Note: The term "phosphates" in this monograph refers to anhydrous sodium acid phosphate, dibasic sodium phosphate, dipotassium phosphate anhydrous, monobasic potassium acid phosphate, monobasic sodium phosphate, phosphorus, potassium phosphate, sodium biphosphate, and sodium phosphate. Phosphate salts should not be confused with toxic substances such as organophosphates, or with tribasic sodium phosphates and tribasic potassium phosphates, which are strongly alkaline.
Phosphorus is a mineral found in many foods, such as milk, cheese, grains, dried beans, peas, colas, nuts, and peanut butter. Phosphate is the most common form of phosphorus. In the body, phosphate is the most abundant intracellular anion. It is critical for energy storage and metabolism, the utilization of many B-complex vitamins, the buffering of body fluids, kidney excretion of hydrogen ions, proper muscle and nerve function, and maintaining calcium balance. Phosphorus is vital to the formation of bones and teeth, and healthy bones and soft tissues require calcium and phosphorus to grow and develop throughout life. Inadequate intake of dietary phosphate can lead to hypophosphatemia (low levels of phosphate in the blood), which can lead to long-term potentially serious complications. Conversely, excess phosphate intake can lead to hyperphosphatemia (high blood phosphorus levels), which occurs particularly in people with impaired kidney function and can lead to potentially serious electrolyte imbalances, adverse effects, or death.
In adults, phosphorus makes up approximately 1% of total body weight. It is present in every cell of the body, although 85% of the body's phosphorus is found in the bones and teeth.
Phosphates are used clinically to treat hypophosphatemia and hypercalcemia (high blood calcium levels), as saline laxatives, and in the management of calcium-based kidney stones. They may also be of some benefit to patients with vitamin D-resistant rickets, multiple sclerosis, and diabetic ketoacidosis (a very serious complication in which the body only uses fatty acids as fuel and produces acidic ketone bodies).
Based on the potential for side effects associated with high blood levels of phosphorus, phosphorus supplementation should be done only under medical supervision.
These uses have been tested in humans or animals. Safety and effectiveness have not always been proven. Some of these conditions are potentially serious, and should be evaluated by a qualified healthcare provider.
Occasional constipation is a use of phosphates approved by the U.S. Food and Drug Administration (FDA) in adults and children, both in oral form and as an enema (for example, Fleet Enema). Phosphates are also used to restore bowel activity after surgery.
Phosphate salts (except for calcium phosphate) are effective in the treatment of hypercalcemia. However, intravenous phosphate for treating hypercalcemia may not be recommended, due to concerns about lowering blood pressure, excessively lowering calcium levels, heart attack, tetany, or kidney failure. Sudden hypotension (low blood pressure), kidney failure, and death have been reported after phosphate infusion.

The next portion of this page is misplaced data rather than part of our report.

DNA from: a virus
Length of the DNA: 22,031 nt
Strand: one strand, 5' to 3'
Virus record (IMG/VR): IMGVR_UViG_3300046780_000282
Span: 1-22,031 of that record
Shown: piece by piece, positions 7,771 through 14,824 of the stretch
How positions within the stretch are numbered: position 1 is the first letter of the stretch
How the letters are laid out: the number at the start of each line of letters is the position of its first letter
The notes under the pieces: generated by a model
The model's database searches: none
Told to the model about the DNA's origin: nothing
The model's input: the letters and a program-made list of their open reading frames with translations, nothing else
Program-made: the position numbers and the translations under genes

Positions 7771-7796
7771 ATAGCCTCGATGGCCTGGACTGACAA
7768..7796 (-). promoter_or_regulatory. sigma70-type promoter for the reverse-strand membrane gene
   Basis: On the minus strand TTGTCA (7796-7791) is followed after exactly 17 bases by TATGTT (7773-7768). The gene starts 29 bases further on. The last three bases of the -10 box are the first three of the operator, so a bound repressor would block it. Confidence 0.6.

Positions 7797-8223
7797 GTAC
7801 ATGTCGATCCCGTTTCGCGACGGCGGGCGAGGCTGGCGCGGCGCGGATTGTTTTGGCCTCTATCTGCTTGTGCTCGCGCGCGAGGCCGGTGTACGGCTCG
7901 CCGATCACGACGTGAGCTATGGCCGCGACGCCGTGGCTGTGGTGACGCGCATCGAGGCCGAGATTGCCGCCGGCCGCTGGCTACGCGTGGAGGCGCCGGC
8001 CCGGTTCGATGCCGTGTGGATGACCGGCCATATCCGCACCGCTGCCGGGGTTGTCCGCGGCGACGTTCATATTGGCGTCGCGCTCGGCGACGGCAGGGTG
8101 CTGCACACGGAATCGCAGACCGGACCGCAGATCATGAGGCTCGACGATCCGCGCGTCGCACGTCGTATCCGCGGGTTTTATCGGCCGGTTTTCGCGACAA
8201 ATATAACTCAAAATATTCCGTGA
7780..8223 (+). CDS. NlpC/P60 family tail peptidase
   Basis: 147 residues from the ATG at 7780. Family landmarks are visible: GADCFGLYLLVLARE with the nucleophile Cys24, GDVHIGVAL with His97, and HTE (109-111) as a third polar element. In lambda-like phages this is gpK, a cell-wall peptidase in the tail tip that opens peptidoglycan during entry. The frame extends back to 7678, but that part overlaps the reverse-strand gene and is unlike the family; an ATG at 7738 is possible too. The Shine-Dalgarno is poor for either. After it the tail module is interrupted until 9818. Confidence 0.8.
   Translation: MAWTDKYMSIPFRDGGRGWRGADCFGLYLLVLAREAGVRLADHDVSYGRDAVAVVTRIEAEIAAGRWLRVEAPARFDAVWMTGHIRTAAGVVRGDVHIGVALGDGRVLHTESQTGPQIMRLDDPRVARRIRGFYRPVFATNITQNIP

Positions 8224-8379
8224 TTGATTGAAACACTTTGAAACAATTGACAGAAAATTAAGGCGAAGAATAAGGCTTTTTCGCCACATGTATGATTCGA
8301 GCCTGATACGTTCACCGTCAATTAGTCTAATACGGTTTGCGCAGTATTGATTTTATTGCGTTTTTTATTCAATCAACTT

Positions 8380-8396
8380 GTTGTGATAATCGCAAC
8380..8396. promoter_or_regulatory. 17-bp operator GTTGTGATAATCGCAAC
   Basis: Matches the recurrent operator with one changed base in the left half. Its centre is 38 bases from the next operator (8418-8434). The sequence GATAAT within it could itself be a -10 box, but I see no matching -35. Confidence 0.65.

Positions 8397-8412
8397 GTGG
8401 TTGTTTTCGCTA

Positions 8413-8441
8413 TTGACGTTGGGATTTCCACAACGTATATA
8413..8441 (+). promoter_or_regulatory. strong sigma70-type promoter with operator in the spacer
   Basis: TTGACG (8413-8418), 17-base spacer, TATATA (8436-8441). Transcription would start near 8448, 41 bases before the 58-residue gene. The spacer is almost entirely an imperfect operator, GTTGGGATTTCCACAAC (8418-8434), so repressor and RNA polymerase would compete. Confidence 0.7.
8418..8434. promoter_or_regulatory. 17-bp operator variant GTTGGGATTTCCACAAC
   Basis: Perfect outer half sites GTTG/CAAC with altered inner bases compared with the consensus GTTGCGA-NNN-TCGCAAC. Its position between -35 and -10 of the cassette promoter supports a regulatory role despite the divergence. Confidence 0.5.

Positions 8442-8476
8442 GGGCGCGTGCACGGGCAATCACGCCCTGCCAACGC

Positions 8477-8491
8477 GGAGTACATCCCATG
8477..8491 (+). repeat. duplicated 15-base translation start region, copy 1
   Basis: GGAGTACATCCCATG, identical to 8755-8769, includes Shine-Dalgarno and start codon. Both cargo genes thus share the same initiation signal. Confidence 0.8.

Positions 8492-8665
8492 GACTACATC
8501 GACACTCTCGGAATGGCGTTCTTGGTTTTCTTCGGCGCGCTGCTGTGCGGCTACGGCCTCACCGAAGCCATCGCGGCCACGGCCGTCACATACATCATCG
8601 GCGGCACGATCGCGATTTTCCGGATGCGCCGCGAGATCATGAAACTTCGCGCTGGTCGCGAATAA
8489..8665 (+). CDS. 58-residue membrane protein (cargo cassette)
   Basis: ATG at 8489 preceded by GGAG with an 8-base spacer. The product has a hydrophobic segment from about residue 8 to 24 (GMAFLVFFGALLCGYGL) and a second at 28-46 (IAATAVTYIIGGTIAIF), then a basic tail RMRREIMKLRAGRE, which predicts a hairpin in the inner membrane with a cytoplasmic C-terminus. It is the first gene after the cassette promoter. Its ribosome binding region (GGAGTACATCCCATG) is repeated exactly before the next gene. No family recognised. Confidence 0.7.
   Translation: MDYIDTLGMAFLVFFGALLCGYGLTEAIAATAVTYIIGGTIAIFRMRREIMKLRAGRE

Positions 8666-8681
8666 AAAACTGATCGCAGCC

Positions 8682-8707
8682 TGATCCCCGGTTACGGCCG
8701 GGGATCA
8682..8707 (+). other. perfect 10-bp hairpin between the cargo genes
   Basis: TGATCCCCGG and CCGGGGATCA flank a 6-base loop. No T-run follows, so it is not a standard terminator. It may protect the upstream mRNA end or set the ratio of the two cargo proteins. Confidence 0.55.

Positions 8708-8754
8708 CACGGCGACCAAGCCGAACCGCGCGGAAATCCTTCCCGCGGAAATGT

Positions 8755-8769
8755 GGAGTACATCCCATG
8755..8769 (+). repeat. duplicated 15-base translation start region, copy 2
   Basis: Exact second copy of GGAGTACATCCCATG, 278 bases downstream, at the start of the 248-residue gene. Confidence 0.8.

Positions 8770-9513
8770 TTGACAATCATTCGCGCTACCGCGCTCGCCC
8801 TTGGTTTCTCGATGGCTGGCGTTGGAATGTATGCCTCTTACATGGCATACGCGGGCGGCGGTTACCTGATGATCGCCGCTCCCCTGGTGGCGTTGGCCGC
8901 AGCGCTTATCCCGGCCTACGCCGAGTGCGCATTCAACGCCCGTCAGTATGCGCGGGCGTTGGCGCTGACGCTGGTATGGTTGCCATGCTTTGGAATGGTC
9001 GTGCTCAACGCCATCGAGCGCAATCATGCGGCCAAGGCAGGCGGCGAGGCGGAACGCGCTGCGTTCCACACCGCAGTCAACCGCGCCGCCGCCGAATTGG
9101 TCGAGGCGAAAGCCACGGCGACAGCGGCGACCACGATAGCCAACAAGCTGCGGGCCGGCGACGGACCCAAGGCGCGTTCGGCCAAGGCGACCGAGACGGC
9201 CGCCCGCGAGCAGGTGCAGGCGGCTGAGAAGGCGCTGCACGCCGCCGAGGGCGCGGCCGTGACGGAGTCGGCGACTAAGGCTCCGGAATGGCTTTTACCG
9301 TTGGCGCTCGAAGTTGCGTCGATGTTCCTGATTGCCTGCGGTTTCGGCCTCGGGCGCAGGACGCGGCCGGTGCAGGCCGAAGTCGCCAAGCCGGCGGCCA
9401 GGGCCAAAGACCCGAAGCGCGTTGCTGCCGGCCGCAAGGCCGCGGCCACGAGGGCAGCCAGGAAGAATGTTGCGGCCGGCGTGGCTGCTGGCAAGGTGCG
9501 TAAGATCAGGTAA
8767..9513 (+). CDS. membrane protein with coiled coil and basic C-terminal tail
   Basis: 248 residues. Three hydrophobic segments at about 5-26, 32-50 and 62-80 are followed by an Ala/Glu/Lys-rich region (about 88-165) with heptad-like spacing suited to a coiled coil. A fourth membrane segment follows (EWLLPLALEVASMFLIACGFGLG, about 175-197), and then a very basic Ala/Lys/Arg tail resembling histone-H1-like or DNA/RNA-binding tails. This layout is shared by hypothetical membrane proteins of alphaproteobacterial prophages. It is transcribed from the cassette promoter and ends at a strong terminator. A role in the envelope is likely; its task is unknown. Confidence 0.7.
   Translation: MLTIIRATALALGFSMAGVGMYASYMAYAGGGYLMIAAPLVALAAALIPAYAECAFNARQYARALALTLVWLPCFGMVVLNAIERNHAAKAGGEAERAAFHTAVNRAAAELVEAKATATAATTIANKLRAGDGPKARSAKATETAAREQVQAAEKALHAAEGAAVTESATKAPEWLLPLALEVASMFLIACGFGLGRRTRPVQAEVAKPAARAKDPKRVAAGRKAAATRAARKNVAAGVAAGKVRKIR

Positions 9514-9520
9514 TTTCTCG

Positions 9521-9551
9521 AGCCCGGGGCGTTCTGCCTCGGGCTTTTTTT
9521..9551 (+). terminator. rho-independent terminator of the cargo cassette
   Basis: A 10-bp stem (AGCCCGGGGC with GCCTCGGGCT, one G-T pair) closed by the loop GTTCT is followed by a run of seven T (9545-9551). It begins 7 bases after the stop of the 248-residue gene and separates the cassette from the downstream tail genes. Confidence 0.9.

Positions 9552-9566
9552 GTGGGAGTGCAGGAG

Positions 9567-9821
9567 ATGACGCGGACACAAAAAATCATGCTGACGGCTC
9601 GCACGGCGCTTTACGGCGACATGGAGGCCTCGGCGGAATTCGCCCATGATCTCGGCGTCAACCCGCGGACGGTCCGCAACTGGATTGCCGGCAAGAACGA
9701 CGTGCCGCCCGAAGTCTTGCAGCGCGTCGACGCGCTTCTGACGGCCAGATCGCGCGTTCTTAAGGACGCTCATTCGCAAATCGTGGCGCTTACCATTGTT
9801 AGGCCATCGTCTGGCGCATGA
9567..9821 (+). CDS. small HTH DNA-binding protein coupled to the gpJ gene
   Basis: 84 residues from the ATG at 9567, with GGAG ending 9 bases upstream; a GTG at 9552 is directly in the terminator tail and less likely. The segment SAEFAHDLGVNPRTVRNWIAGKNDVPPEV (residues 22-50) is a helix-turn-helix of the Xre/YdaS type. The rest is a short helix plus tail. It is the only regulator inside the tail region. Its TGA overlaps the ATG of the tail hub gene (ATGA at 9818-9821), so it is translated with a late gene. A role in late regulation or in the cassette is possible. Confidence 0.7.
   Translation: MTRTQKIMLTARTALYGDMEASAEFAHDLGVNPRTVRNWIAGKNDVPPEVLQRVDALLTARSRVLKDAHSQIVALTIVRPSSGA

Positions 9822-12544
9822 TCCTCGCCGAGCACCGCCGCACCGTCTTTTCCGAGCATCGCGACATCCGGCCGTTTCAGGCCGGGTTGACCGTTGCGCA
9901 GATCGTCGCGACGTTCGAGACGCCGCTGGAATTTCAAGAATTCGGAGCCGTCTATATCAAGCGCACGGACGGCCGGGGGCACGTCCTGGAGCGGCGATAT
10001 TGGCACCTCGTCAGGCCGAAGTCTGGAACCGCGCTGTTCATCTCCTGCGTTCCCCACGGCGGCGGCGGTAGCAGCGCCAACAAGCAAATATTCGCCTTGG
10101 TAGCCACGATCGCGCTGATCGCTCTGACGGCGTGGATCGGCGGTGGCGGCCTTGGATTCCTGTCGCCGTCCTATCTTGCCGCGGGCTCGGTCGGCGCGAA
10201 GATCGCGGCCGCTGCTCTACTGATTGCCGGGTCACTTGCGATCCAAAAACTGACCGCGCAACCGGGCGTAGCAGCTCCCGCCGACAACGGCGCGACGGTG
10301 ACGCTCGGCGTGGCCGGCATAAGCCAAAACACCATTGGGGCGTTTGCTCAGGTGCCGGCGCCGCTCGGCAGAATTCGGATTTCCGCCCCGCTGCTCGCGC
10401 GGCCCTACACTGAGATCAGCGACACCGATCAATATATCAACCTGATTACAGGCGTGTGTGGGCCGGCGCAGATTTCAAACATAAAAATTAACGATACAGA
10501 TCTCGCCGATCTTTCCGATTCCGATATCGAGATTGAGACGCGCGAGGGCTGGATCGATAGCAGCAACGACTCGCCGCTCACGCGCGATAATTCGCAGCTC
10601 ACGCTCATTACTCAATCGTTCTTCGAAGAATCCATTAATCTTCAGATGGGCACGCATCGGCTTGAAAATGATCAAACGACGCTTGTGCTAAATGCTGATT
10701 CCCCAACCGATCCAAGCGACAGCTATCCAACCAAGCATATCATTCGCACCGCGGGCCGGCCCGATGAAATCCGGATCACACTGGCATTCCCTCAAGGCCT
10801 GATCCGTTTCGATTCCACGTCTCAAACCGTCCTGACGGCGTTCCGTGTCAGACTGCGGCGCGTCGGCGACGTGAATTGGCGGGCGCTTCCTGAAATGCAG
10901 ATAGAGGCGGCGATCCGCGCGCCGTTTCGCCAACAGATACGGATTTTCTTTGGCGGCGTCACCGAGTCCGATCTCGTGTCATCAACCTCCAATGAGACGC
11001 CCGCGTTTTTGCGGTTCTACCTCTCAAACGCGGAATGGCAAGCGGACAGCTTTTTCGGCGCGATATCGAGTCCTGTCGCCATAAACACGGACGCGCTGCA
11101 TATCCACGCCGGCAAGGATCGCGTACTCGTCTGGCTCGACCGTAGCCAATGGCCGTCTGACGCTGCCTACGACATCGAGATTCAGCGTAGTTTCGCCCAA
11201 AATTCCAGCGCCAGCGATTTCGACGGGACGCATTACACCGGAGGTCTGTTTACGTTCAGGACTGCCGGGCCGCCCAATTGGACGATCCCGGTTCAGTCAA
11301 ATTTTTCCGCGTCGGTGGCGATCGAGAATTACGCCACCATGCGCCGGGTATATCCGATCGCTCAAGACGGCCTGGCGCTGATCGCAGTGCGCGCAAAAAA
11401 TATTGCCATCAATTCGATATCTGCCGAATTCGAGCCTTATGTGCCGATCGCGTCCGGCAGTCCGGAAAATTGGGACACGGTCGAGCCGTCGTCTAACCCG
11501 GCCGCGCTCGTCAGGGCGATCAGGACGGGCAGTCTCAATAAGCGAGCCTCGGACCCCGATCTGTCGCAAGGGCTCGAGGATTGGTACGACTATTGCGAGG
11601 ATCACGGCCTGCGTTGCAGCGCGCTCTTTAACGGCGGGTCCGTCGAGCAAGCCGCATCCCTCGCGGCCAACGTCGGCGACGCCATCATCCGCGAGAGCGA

Hypophosphatemia is an FDA-labeled use of phosphates in adults. Taking sodium phosphate or potassium phosphate is effective for preventing and treating most causes of hypophosphatemia and should be directed under medical supervision. The underlying cause of the hypophosphatemia should be identified and corrected whenever possible.
Kidney stones (nephrolithiasis) are an FDA-labeled use of phosphates in adults. Taking potassium and sodium phosphate salts orally may help prevent kidney stones in patients with hypercalciuria (high urine calcium levels) and in patients with kidney stones made of calcium oxalate. However, phosphate administration when stones are composed of magnesium-ammonium-phosphate or calcium phosphate may increase the rate of stone formation.
This is an FDA-labeled use of phosphates in adults and children. Sodium phosphate taken orally or as an enema may be used for bowel cleansing in preparation for surgery, imaging studies, or endoscopy (for example, Fleet Phospho-soda®, Fleet Enema). Phosphates appear to increase peristalsis and cause an influx of fluids into the intestine via osmotic action. Aluminum phosphate is used orally to neutralize gastric acid.
After periods of severe malnutrition or starvation (for example, anorexia nervosa), intravenous phosphate may be necessary in order to prevent a refeeding syndrome. Phosphate levels should be closely monitored in such patients.
Early research shows that high amounts of phosphorus may have negative effects on bone density. This is because phosphorus decreases bone formation and increases bone resorption. In clinical research, there was a lack of an association between milk intake and hip fracture in women. Milk is a source of phosphorus, as are calcium, protein, and supplementary vitamin D in certain countries, such as the United States. Well-designed studies are needed to confirm these findings.
Patients with serious burns may lose phosphate, and replacement may be necessary. Well-designed clinical trials are necessary before conclusions may be drawn.